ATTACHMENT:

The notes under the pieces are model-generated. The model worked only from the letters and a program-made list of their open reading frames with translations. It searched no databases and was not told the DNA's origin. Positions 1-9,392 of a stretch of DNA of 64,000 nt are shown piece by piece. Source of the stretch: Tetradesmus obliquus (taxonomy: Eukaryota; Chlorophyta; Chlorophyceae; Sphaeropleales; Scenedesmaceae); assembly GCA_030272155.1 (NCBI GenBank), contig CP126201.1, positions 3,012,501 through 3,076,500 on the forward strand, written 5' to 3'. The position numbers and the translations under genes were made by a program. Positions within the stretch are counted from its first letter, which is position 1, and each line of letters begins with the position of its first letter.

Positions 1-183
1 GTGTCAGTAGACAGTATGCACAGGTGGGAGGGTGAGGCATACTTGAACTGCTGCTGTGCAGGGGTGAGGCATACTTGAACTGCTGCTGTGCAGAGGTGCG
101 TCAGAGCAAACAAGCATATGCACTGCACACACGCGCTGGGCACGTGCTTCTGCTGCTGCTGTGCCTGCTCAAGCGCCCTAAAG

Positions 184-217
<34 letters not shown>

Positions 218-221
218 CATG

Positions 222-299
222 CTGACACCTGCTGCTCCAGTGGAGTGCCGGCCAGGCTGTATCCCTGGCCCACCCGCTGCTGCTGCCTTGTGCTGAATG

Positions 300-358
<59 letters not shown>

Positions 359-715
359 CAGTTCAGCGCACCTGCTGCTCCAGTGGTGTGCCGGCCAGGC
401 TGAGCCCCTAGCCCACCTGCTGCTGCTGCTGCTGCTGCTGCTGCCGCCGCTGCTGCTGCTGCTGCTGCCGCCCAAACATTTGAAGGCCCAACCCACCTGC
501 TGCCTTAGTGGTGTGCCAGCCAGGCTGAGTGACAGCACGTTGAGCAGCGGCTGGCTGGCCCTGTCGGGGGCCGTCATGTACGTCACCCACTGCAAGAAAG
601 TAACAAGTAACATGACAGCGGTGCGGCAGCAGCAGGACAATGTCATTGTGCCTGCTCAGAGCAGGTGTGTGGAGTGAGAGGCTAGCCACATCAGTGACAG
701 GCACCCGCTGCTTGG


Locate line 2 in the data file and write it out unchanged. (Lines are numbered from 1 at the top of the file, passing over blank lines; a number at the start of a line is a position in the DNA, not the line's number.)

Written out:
Positions 1-183